What are electrosurgical units and why should we test them?

Let’s start with the basics. Electrosurgical units (ESU) use a high-frequency electrical current to cut tissue and control bleeding by causing coagulation. Tissue resistance to the high-density current causes a heating effect which results in tissue destruction. Electrical current is delivered and received through cables and electrodes. The electrodes may be activated by either a handpiece switch or a footswitch. The ESU may use a monopolar or a bipolar mode.

Monopolar vs Bipolar

In monopolar mode, electrical current is delivered to the patient via an active cable and electrode. As shown in Figure 1, current returns to the unit through a return electrode pad or plate to disperse the return current, thus preventing focused heat which can cause burns. In bipolar mode, two electrodes, typically the tips of a pair of forceps or scissors, serve as the equivalent of the active and dispersive leads in the monopolar mode. See Figure 2.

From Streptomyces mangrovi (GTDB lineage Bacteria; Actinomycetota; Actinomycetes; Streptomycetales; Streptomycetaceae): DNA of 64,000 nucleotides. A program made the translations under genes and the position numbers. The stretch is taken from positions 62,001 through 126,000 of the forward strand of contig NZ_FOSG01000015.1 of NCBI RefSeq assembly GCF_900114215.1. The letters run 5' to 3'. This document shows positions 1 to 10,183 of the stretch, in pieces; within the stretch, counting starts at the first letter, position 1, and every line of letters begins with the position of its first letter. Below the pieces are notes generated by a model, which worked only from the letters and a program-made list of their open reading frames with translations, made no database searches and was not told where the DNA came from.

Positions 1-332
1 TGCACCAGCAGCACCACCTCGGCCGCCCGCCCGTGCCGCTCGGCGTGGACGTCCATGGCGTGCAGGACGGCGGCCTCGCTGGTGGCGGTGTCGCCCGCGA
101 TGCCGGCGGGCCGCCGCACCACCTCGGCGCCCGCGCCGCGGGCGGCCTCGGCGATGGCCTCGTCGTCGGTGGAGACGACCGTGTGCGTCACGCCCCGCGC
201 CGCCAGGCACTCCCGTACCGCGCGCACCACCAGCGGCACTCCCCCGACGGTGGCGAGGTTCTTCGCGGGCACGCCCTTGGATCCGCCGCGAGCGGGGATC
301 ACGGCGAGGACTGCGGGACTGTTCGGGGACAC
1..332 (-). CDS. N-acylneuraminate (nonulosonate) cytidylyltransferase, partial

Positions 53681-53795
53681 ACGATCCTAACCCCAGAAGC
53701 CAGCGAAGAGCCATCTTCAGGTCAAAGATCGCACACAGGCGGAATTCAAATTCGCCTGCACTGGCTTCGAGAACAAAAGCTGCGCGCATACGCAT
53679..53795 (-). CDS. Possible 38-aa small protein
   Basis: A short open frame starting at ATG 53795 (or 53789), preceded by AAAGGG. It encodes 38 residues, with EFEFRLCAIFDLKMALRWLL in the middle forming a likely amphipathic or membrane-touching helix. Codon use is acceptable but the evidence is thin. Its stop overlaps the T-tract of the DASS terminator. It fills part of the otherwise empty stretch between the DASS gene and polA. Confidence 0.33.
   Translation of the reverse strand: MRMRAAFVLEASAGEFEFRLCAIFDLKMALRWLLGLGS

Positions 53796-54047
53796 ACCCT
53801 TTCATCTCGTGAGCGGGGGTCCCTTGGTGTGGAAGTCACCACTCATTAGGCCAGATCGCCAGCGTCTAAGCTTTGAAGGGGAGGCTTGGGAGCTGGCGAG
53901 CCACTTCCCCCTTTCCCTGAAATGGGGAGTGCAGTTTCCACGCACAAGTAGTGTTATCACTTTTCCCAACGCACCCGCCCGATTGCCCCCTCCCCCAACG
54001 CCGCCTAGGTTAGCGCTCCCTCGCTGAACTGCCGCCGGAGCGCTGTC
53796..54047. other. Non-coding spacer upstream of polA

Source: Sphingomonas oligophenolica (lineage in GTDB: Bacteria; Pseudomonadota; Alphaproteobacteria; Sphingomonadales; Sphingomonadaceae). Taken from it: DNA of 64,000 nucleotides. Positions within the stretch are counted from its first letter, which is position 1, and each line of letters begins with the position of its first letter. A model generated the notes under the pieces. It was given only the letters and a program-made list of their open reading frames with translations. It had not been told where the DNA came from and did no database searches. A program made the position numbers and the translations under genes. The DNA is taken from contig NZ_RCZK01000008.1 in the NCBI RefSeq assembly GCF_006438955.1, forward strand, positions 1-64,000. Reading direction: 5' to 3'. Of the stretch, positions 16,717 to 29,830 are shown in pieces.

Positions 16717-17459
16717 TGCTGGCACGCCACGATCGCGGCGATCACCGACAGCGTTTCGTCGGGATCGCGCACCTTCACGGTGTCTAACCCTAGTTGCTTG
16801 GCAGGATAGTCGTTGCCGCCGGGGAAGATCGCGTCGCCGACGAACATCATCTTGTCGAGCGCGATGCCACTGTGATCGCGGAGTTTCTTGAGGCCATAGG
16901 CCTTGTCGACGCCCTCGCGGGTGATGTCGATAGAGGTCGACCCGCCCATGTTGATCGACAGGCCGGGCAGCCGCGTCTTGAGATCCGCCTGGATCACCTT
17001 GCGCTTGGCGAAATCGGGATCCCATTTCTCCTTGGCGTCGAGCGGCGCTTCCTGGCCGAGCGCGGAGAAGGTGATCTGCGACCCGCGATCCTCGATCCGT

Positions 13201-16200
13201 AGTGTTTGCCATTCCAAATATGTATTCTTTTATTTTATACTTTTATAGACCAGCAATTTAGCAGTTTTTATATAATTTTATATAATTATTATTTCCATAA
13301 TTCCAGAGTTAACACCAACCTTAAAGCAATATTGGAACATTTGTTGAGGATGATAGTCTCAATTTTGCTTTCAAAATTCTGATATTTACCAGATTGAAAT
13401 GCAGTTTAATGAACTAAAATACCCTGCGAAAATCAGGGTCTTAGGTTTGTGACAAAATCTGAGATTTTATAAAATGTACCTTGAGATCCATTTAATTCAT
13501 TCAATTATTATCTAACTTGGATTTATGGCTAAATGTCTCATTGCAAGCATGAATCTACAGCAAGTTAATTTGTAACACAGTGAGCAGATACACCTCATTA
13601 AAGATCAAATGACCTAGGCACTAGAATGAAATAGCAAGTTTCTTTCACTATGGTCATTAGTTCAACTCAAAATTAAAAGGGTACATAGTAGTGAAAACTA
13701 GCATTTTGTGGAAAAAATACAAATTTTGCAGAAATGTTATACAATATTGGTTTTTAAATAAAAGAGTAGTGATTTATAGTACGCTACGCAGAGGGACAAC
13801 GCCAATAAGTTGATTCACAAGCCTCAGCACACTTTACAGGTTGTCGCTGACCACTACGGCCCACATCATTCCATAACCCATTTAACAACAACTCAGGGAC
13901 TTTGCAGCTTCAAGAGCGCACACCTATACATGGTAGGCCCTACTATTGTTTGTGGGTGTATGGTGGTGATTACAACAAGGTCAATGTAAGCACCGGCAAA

Modes of electrosurgery: CUT vs COAG.  There are two types of cut modes: blended cut and pure cut. Pure cut is typically used for dissection only. In pure cut mode, the surgeon achieves a cut that is very similar to an incision produced by a medical scalpel. The cut is narrow, deep and the surgeon has little or no control over bleeding. As shown in Figure 3, this effect is obtained by high frequency and low voltage.

In blended cut mode, the surgeon achieves a much wider incision by heating up the tissue and letting it cool. This is achieved by lower frequency and higher voltage than pure cut. Coagulation is performed by using high voltage and low frequency. In COAG mode, heat is incapable of explosive vaporization, therefore, resulting in a thermal coagulum, also known as a clot. In COAG mode, the surgeon has more control over bleeding because the tissue is allowed more time to cauterize in between contact.

The performance and safety of electrosurgical units are of the utmost importance and requires regular testing to ensure patient and staff safety and to manage the risks associated with the use of high and low frequency electrical current on the human body.


Stay tuned for more info on the 10 best practices for testing electrosurgical units.